LONDON: Afghanistan is spiralling into a failed state and a civil war in which militant groups such as Al-Qaeda will thrive and likely pose a threat again to the West, Britain's defence minister said on Friday (Aug 13).
After a 20-year war in Afghanistan, the United States has withdrawn most of its troops, allowing Taliban forces to sweep across the country in what diplomats have cast as a humiliation for the world's preeminent superpower.
"I'm absolutely worried that failed states are breeding grounds for those types of people," Defence Secretary Ben Wallace told Sky when asked about Afghanistan. "Al-Qaeda will probably come back."
"Britain found that out in the 1830s, that it is a country led by warlords and led by different provinces and tribes, and you end up, if you're not very careful in a civil war, and I think we are heading towards a civil war," he told the BBC.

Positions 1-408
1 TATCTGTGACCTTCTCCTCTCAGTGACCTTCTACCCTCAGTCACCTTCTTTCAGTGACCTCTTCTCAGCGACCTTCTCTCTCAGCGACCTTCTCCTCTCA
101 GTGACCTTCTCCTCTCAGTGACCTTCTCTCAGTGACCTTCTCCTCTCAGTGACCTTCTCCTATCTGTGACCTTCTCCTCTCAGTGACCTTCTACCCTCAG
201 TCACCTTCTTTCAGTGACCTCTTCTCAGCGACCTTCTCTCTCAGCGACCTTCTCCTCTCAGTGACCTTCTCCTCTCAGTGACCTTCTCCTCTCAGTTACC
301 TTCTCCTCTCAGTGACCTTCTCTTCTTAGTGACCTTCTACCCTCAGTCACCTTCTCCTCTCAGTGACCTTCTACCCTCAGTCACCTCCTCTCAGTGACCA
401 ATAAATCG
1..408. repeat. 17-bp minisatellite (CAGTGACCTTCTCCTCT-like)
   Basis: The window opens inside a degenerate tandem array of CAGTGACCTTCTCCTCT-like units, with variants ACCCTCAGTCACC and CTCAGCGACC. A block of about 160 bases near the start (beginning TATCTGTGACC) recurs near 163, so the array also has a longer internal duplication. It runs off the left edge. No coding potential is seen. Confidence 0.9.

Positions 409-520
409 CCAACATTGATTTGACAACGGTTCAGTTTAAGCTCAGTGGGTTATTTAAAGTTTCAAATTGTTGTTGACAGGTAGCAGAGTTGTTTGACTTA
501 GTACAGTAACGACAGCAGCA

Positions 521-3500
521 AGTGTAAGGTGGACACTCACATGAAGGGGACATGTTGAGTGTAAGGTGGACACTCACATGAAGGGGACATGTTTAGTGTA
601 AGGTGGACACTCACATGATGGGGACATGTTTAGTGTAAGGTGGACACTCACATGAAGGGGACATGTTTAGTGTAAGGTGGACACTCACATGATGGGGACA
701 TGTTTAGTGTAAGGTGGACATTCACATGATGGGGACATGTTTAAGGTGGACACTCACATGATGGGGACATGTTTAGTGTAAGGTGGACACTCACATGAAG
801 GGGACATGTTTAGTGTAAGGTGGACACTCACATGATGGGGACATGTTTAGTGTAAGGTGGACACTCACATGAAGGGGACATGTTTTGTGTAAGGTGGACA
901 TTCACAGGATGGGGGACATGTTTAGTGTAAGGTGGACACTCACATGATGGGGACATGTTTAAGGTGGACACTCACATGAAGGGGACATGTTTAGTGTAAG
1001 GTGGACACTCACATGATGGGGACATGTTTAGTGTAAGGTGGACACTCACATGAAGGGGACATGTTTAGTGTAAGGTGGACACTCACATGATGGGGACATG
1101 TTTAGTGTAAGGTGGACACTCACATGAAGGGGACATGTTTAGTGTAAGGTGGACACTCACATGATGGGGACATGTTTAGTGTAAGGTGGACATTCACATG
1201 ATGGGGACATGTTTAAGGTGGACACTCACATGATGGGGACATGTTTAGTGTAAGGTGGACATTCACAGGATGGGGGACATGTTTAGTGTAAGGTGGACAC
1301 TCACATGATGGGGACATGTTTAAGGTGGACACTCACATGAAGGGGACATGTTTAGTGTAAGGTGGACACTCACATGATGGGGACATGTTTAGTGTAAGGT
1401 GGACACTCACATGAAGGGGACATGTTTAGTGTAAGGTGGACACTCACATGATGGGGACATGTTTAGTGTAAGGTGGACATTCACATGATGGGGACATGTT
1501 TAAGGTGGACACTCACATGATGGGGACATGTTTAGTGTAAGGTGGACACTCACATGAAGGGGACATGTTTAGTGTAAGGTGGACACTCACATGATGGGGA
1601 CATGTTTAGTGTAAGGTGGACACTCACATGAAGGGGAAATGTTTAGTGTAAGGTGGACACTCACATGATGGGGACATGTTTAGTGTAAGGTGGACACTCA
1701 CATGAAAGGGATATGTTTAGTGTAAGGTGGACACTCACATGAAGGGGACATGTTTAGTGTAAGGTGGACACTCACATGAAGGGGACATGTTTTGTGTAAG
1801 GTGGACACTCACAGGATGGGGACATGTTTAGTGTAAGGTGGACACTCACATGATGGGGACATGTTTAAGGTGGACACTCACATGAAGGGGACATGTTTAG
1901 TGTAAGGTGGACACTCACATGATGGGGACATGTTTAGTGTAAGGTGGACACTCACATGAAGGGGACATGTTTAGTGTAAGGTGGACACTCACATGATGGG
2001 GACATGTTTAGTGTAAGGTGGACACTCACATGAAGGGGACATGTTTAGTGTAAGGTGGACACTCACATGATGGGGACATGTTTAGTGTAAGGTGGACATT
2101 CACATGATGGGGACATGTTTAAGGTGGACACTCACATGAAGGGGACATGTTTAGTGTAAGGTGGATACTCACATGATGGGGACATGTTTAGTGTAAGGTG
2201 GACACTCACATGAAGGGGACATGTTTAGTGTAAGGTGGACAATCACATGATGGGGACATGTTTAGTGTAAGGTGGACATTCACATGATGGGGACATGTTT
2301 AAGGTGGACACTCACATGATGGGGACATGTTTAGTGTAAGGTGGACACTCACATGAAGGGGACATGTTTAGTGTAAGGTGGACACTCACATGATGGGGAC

Wallace cautioned that the Taliban was not a single entity but rather a title that encompassed "all sorts of different interests".
The speed of the Taliban advance has shocked the Afghan government and its Western allies.
The Taliban controlled most of Afghanistan from 1996 to 2001, when it was ousted for harbouring Al-Qaeda chief Osama bin Laden after the Sep 11 attacks on the United States.
Wallace said the West had to understand that it could not instantly fix countries such as Afghanistan but should manage situations.
He said that if the Taliban started to harbour Al-Qaeda, then "we could be back".
Wallace said that Afghanistan's second biggest city of Kandahar and the town of Lashkar Gah was "pretty much now in the hands of the Taliban".